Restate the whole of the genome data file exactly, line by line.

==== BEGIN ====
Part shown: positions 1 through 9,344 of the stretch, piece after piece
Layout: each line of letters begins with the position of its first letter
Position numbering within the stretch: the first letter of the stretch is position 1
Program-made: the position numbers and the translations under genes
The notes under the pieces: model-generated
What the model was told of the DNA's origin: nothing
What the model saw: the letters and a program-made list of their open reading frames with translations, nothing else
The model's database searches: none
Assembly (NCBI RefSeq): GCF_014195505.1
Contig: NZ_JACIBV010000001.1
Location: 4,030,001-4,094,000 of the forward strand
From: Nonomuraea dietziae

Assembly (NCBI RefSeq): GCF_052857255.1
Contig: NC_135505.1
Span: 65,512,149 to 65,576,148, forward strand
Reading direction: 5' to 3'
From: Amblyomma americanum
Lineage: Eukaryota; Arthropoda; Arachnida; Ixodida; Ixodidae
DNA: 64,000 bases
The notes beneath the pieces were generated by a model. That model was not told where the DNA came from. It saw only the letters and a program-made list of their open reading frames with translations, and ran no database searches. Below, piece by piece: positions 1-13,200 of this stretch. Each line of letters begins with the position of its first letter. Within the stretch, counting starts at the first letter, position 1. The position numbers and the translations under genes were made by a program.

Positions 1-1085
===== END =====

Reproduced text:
Part shown: positions 1 through 9,344 of the stretch, piece after piece
Layout: each line of letters begins with the position of its first letter
Position numbering within the stretch: the first letter of the stretch is position 1
Program-made: the position numbers and the translations under genes
The notes under the pieces: model-generated
What the model was told of the DNA's origin: nothing
What the model saw: the letters and a program-made list of their open reading frames with translations, nothing else
The model's database searches: none
Assembly (NCBI RefSeq): GCF_014195505.1
Contig: NZ_JACIBV010000001.1
Location: 4,030,001-4,094,000 of the forward strand
From: Nonomuraea dietziae

Assembly (NCBI RefSeq): GCF_052857255.1
Contig: NC_135505.1
Span: 65,512,149 to 65,576,148, forward strand
Reading direction: 5' to 3'
From: Amblyomma americanum
Lineage: Eukaryota; Arthropoda; Arachnida; Ixodida; Ixodidae
DNA: 64,000 bases
The notes beneath the pieces were generated by a model. That model was not told where the DNA came from. It saw only the letters and a program-made list of their open reading frames with translations, and ran no database searches. Below, piece by piece: positions 1-13,200 of this stretch. Each line of letters begins with the position of its first letter. Within the stretch, counting starts at the first letter, position 1. The position numbers and the translations under genes were made by a program.

Positions 1-1085